Dylan was born over 9 months ago. It really feels like a mini-lifetime. But I'm still not over my labor experience. For those of you that are pregnant, most people would say "Don't read this post. It'll only scare you." But I actually think you should read it, knowing that the odds of this happening to you are very very small. I was following one blogger who had gone into pre-term labor and was hospitalized and just knowing that she was out there and had been there was really helpful. @amiracleintheworks, thanks! I even told nurses about all the things your cool hospital did for the antepartum patients that my hospital totally did not.
I'm basically over not being able to breastfeed (due to baby's reflux). I'm pretty much over the NICU experience. It was very difficult, but the outcome was good and Dylan made progress just about each and every day. But I'm not over my labor experience. Not even slightly. I think about my hospitalization on a nearly daily basis. (It doesn't help that I stalk Hellobee all day long.) I'm not depressed. I do have some PTSD-type triggers and flashbacks. But most of all I'm just very bitter.
I'm a bright-side kind of person. I know that bad things can happen, but I don't obsessively worry, I deal with things when they happen. And during my pregnancy, I was scared of losing it all the time. I knew that "24 weeks" was the magic viability time (I know much more know...24 weeks is still really, really scary, but babies are also born at 23 weeks every day.)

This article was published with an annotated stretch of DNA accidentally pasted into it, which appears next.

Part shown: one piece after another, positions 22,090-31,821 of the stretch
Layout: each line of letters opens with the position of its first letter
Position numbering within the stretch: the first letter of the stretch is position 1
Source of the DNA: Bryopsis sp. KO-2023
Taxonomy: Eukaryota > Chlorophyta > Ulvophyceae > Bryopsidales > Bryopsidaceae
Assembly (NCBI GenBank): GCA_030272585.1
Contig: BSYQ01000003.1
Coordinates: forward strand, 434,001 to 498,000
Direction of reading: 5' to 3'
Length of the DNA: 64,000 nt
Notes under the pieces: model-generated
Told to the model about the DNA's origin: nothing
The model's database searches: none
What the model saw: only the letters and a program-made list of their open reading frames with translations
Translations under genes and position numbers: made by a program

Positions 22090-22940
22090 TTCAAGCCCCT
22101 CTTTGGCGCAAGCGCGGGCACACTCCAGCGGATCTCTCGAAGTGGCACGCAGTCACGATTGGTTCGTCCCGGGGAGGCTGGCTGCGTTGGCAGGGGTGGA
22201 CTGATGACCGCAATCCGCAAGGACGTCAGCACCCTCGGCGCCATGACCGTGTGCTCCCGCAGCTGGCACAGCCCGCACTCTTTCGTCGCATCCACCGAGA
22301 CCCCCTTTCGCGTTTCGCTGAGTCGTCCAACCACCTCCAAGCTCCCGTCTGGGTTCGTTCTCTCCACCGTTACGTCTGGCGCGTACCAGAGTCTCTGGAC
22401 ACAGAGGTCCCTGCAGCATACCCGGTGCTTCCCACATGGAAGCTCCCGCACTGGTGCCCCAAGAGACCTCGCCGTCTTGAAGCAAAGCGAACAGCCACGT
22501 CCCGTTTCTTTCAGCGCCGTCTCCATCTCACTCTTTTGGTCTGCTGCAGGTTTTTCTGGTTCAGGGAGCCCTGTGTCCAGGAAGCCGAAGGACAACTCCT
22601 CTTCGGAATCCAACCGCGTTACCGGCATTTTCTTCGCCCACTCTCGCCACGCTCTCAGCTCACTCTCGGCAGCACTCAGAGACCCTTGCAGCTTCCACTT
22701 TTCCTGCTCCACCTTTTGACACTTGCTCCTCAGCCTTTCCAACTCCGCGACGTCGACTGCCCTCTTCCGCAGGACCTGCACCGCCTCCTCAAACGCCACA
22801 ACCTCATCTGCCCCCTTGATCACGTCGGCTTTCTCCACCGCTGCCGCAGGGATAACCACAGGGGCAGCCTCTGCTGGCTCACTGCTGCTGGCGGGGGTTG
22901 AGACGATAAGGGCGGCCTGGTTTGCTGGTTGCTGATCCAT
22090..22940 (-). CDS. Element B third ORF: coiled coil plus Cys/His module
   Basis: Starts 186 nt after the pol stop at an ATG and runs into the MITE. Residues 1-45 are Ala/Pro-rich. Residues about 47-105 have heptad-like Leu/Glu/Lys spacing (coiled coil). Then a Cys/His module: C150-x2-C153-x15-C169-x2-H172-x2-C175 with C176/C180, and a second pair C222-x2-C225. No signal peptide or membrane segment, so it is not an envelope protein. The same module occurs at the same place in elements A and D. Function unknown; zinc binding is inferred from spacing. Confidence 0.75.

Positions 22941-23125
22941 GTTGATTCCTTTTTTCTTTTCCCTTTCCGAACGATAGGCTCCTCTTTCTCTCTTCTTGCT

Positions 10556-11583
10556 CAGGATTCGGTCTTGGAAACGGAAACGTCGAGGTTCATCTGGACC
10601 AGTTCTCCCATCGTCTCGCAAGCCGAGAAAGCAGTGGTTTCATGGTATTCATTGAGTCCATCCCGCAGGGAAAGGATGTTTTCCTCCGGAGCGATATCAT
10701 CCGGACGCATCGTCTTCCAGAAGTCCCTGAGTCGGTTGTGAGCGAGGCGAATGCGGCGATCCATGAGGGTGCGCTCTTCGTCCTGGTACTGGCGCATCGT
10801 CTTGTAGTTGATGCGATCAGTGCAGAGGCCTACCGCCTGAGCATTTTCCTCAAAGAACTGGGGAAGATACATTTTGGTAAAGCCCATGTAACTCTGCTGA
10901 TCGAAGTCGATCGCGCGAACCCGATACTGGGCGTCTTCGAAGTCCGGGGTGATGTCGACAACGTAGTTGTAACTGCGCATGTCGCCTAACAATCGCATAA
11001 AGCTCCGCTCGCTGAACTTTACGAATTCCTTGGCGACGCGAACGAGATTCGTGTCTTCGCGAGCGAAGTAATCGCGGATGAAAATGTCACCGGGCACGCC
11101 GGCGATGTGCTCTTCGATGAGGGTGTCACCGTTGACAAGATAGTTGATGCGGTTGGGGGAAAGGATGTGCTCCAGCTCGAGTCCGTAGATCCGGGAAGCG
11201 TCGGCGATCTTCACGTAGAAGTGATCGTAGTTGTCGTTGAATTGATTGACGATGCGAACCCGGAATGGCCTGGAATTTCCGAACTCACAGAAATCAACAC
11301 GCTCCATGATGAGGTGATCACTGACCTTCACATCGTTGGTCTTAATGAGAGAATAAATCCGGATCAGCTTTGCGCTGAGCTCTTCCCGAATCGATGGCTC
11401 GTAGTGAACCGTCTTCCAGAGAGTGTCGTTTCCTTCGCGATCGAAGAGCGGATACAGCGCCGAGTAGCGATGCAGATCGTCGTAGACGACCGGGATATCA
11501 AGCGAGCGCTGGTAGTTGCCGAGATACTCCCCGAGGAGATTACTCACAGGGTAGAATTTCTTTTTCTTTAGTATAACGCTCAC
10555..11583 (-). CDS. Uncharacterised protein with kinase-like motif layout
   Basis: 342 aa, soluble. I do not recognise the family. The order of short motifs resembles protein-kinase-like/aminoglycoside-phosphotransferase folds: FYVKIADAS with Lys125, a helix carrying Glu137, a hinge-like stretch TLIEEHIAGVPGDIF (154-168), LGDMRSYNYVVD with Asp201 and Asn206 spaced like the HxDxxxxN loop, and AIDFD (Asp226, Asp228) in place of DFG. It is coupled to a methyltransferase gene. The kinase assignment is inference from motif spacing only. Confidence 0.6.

(This post is going to be very stream of consciousness because I have a lot to say and it's hard to organize, so I hope you don't mind!)
Every time I went in for a check-up, I would get the literature saying how the baby was developing that week. I'm pretty sure at some point the hand-outs mention the signs of pre-term labor, but I never got there. That was really one of the scariest parts, I was absolutely, completely un-prepared for pre-term labor (not that anyone is prepared). I barely knew it existed.
When I started bleeding and contracting at 23 weeks, I had absolutely no clue where Labor and Delivery was. I vaguely remembered seeing a sign when I had driven by before, but I actually had my friend drop me off in front of the hospital at the totally wrong spot. I was wandering around the first floor, knowing I wasn't really supposed to go to the ER, (bleeding), crying (duh), until another pregnant woman took me where I needed to be. I wish I had toured L&D immediately upon getting pregnant. I wish someone had told me what to do if I started bleeding.
When I was on the way to the hospital, I thought that Dylan might be gone. But when I heard his heart beat in triage, I was so relieved. I truly thought they'd send me home and that was it. (This was Friday night.) They dosed me with magnesium to stem my contractions. But I'm pretty sure I had 14 an hour over that first night (but I wasn't dilated). 14 contractions an hour is a lot and, by mid-morning, I had gotten enough information to realize that I was going to have to stay...forever. It was September 22st. I was due January 17th. I had just finished teaching the third week of the school year. I had just told the kids I would be there almost through the first semester. And I couldn't go back even to say good-bye. That day was the single hardest day for me personally.
I was alone a lot that day. Actually, I think my mom was there, but it's very blurry (Magnesium does that.) I was in this tiny little room with no windows. The IV in my wrist hurt really bad. I felt so isolated and so confused. I can't remember really getting to talk to doctors.